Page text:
(Keswa el Kbira)
A ceremonial costume worn for the first time by a Jewish woman on her wedding day.
Of Spanish influence and widespread in the cities of northern Morocco, it consists of a wraparound skirt, (“zeltita”), a bolero (“gombaiz”) worn over a velvet breastplate covered with gold thread embroidery (“ktef”), long and wide muslin sleeves (“kmam”) attached to the bolero, and a gold laminated silk belt (“hzam”). After the wedding, the married woman wears it on important occasions.
Vanessa Paloma performs Jewish-Moroccan music in a bridal gown (2009).
Jansen, Maria Angela. “Keswa Kebira: The Jewish Moroccan Grand Costume.” Khil’a: Journal for Dress and Textiles of the Islamic World, vol. 1, Peeters, 2005, pp. 79-105.
Jouin, Jeanne. “Le Costume de la Femme Israélite au Maroc [The Costume of the Israelite Woman in Morocco].” Journal de la Sociéte des Africanistes [Journal of the Africanists Society], vol. 6, no. 2, 1936, pp. 167-85.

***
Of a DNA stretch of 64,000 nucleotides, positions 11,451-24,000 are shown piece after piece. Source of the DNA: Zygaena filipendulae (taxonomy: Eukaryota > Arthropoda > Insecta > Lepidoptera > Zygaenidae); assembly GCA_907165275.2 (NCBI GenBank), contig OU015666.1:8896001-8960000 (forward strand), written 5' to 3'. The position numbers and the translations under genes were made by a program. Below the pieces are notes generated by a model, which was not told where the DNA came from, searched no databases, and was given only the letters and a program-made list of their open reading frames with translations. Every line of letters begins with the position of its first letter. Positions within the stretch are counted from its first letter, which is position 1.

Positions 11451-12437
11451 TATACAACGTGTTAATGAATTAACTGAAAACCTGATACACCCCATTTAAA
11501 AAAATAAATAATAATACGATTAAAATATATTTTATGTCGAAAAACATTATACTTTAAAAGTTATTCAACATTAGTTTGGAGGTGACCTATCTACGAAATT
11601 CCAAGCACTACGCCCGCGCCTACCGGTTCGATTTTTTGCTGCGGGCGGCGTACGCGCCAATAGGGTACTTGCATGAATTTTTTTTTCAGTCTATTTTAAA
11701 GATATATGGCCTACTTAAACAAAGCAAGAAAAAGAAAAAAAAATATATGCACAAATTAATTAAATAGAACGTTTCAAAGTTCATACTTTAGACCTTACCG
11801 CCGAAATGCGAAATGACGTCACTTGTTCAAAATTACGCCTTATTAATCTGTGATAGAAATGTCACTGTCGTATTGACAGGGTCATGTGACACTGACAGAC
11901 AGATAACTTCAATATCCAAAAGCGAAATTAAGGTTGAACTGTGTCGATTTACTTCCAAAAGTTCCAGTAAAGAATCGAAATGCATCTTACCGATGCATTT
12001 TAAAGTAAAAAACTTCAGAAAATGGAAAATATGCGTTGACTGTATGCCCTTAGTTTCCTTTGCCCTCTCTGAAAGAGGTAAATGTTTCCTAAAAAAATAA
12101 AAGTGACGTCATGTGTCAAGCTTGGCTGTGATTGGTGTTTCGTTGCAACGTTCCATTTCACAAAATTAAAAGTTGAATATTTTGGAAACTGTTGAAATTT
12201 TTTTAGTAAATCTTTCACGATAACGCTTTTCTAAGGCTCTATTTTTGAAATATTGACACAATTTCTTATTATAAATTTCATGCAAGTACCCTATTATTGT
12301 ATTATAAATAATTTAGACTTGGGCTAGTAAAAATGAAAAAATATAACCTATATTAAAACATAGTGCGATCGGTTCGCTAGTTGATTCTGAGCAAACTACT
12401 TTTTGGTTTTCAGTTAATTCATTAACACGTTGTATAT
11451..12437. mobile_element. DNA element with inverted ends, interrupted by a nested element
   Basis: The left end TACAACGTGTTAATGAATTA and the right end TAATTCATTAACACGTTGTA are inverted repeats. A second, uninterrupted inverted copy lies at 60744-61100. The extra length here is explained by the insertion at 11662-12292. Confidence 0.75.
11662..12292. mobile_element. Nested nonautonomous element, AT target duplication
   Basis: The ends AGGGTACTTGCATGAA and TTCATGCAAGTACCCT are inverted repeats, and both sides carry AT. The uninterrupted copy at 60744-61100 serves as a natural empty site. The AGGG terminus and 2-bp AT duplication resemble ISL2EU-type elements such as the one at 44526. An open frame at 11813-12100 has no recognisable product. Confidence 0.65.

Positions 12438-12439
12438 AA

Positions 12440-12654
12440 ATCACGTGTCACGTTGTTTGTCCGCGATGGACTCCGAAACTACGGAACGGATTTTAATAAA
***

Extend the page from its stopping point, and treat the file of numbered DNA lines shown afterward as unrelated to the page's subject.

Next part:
Juhasz, Esther, ed. “The Moroccan ‘Great Dress’.” The Jewish Wardrobe: From the Collection of The Israel Museum, Jerusalem, . Milan: 5 Continents Editions, 2012, pp. 264-69.
Juifs du Maroc : Photographies de Jean Besancenot, 1934-1937. Paris : Musée d’art et d’histoire du judaïsme, 2021.
Muller-Lancet, Aviva. “The Great Dress.” ‘Al Ha-Khasut Ve-Be’ikar al Ha-Meser: Levusham shel Yehudim Be-‘Artzot Ha-Islam [Garments with a Message: Jewish Wear in Islamic Lands], Jerusalem: Ben- Zvi Institute and the Hebrew University of Jerusalem, 2010, p. 208-21, 243-60.
Stillman, Yedida K. “The Costume of the Moroccan Jewish Woman.” Studies in Jewish Folklore, edited by F. Talmage, Cambridge, MA: Association for Jewish Studies, 1981, pp. 343-76.
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